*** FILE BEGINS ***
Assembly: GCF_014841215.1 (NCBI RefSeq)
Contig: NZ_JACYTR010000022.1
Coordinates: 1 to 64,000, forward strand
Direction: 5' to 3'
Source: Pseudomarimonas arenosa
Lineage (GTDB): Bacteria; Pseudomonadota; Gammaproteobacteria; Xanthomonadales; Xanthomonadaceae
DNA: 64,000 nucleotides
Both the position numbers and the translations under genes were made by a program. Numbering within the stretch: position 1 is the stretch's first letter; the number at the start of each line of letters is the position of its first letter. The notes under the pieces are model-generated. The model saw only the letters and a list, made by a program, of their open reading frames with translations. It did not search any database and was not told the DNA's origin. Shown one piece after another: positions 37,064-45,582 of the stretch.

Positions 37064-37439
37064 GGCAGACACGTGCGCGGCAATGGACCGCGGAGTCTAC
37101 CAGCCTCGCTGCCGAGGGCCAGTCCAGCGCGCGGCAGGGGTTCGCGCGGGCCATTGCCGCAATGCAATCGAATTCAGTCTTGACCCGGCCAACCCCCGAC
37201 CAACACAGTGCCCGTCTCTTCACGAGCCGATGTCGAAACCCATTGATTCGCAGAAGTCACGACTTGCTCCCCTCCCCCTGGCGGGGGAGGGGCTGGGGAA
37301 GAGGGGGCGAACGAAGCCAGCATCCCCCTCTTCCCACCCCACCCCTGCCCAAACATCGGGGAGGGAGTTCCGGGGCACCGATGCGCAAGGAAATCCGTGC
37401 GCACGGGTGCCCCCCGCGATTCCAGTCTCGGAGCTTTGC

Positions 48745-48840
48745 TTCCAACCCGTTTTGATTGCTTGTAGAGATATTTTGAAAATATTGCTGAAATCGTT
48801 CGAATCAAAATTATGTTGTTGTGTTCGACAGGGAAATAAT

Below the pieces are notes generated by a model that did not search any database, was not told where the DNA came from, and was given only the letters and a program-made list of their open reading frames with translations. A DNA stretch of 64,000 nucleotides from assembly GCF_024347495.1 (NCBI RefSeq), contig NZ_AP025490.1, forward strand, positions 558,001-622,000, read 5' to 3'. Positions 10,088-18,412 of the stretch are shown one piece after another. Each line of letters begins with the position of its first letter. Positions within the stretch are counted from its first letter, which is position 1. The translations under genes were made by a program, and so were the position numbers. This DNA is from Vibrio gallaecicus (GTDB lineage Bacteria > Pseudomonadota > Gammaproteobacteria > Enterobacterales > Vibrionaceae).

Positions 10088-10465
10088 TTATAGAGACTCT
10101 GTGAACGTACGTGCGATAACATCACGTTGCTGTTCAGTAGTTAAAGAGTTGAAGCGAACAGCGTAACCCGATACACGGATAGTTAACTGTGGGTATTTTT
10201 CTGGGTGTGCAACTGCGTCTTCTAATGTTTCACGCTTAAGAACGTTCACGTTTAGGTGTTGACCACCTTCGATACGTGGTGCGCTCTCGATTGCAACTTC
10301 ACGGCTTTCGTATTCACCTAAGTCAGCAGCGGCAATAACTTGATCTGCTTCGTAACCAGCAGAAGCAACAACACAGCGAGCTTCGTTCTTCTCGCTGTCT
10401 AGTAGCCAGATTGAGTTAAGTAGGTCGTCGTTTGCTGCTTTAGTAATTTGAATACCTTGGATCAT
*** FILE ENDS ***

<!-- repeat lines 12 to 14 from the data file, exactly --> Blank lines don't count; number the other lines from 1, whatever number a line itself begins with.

37201 CAACACAGTGCCCGTCTCTTCACGAGCCGATGTCGAAACCCATTGATTCGCAGAAGTCACGACTTGCTCCCCTCCCCCTGGCGGGGGAGGGGCTGGGGAA
37301 GAGGGGGCGAACGAAGCCAGCATCCCCCTCTTCCCACCCCACCCCTGCCCAAACATCGGGGAGGGAGTTCCGGGGCACCGATGCGCAAGGAAATCCGTGC
37401 GCACGGGTGCCCCCCGCGATTCCAGTCTCGGAGCTTTGC